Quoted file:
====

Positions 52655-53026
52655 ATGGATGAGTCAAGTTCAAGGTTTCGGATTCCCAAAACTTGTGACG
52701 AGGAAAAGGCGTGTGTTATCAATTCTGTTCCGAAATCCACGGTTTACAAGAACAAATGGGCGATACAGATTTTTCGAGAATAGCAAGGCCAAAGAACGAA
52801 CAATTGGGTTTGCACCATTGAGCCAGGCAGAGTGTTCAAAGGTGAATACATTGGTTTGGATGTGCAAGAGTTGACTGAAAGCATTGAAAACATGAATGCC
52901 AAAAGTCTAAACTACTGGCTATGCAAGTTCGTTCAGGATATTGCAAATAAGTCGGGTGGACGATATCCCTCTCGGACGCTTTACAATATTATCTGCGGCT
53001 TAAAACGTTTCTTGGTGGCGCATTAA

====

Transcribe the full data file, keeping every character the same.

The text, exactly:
Positions 52655-53026
52655 ATGGATGAGTCAAGTTCAAGGTTTCGGATTCCCAAAACTTGTGACG
52701 AGGAAAAGGCGTGTGTTATCAATTCTGTTCCGAAATCCACGGTTTACAAGAACAAATGGGCGATACAGATTTTTCGAGAATAGCAAGGCCAAAGAACGAA
52801 CAATTGGGTTTGCACCATTGAGCCAGGCAGAGTGTTCAAAGGTGAATACATTGGTTTGGATGTGCAAGAGTTGACTGAAAGCATTGAAAACATGAATGCC
52901 AAAAGTCTAAACTACTGGCTATGCAAGTTCGTTCAGGATATTGCAAATAAGTCGGGTGGACGATATCCCTCTCGGACGCTTTACAATATTATCTGCGGCT
53001 TAAAACGTTTCTTGGTGGCGCATTAA